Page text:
Sometimes the clearest demonstrations of human nature are played out in seemingly throwaway, tabloid-type stories. Like it or not, this is where America often hides its gold. Recently, Angelina Jolie revealed that she’d undergone a double mastectomy because she possessed a gene that has been identified as a carrier of breast cancer and wanted to give herself the best chance possible to beat the odds.
We make choices every day about our health and well-being with little or no effect on public perception. However, if I’m a well-respected, high-profile celebrity who elects to go public about my choices it pushes the discussion into a larger forum. Jolie is currently portrayed in the media as a compassionate humanitarian and consummate mom. Essentially, she is beyond reproach in an entertainment culture that usually eats celebrities for breakfast.
This perception of Jolie is important because it lends tacit legitimacy to her decisions and actions. Can you imagine what the public response would’ve been if the subject had been Pamela Anderson or Nikki Minaj, for instance? So, if I’m a teenage girl who idolizes Jolie, I could easily get the message that it’s okay to hate my body and totally disregard what it has to tell me about myself. Once again, we’re unable to view disease as anything but the enemy and not as a part of us that’s attempting to make itself heard. We don’t heal by making ourselves less whole, we heal by becoming more whole.
Whatever intelligence is driving a hereditary health pattern will find a way to express itself, even if in our arrogance we attempt to avoid its expression by divesting ourselves of a body part that hasn’t even shown any evidence of disease. We’re simply not in control here, folks.
Thankfully, Melissa Etheridge had the stones to publicly question whether this was a decision that Jolie made out of fear rather than courage. Considering the present atmosphere in this country, this statement couldn’t have come from a man. There have been so many instances of male conservative politicians making asinine, ignorant statements about women lately that the backlash would’ve been too intense to examine whether he actually had anything legitimate to say. The rush to Jolie’s defense would’ve been immediate, as the issue would’ve been polarized into a male vs. female context, and the subtler implications of the story would’ve been lost.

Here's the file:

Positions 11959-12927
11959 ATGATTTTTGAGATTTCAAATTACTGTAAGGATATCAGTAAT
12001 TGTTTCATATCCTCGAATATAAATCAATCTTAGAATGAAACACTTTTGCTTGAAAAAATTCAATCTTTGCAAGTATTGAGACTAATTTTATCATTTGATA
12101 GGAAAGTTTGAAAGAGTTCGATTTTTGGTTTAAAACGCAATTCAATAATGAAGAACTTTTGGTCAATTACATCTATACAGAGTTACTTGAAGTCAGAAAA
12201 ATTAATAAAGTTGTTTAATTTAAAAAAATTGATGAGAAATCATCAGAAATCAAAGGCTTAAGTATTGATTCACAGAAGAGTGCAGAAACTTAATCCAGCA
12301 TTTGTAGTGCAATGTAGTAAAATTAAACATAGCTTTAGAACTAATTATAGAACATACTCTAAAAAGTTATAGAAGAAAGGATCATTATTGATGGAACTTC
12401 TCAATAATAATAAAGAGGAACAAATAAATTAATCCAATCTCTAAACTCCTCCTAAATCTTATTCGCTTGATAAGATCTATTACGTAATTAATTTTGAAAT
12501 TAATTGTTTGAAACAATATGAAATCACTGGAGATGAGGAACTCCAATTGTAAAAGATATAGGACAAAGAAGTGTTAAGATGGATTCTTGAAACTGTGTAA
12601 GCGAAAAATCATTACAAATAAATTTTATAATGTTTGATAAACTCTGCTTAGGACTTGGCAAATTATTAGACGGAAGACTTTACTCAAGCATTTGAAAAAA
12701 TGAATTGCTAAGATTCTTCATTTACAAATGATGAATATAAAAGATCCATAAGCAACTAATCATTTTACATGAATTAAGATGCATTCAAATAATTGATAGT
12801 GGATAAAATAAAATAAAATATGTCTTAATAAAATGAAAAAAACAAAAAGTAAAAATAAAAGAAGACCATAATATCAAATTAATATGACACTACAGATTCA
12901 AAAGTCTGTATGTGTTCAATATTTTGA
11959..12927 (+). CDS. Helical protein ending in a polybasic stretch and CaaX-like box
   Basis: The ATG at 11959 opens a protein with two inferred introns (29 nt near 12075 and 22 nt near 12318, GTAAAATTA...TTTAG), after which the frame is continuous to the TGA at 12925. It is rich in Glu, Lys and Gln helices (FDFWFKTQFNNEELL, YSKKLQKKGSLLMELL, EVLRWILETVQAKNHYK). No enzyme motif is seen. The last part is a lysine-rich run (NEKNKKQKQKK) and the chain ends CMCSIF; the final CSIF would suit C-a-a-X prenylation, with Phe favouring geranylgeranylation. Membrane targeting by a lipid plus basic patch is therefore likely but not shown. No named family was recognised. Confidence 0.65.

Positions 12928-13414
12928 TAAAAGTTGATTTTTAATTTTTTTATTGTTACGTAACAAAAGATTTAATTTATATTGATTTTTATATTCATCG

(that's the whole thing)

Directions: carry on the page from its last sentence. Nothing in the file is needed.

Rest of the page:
Rather, it took a woman like Etheridge who has healed from her own breast cancer and is not shy about discussing how it taught her a lot about herself to offer an alternative perspective. What about the courage it takes to actually communicate and participate with one’s body? How about the courage required to trust a process that our culture and health care system judges as a betrayal by the body? Etheridge’s story of recovery is the kind of experience that actually informs us about our humanity rather than reinforces an illusion of immortality and invincibility.
If you know you may have a predisposition toward a particular disease, then you’re in a unique and empowered position to watch whether your mind will manifest the disease or not, because in the end it’s our beliefs that determine our health. We blithely talk about “living in the present,” but this is one instance that genuinely requires it. But it is regarded as a curse and not a gift. And, by the way, all of us have a predisposition toward a terminal condition, and it’s called death.
A person cannot simply come out and say, “I’m going to have my breasts surgically removed because I’m afraid to die.” No, it has to be framed as a noble choice that requires “courage.” This story is all about our collective fear of death, but we shape the narrative in any other way possible, because any real discussion of death is too taboo. We’re trained early on in life to both fear death and to feel ashamed of acknowledging that fear. This leaves us no recourse but to talk around death in some manner that makes a pretense of confronting our mortality, but in reality goes only so far as to skirt any uncomfortable feelings. We all instinctively know where those boundaries lie. It’s a careful tightrope act that we perform around death and it goes largely unnoticed.
How much evidence do we need that one of the prices of inhabiting a physical body is witnessing its dissolution? Does this thrill me? Of course not, because I’ve been taught to fear death just as much as the next person. But it is a simple fact of life that presents itself on a daily basis. And, if we could begin to acknowledge the inevitability and practical reality of death on a culture-wide basis, it would profoundly transform our idea of health and our health care system.
James Rolwing, DC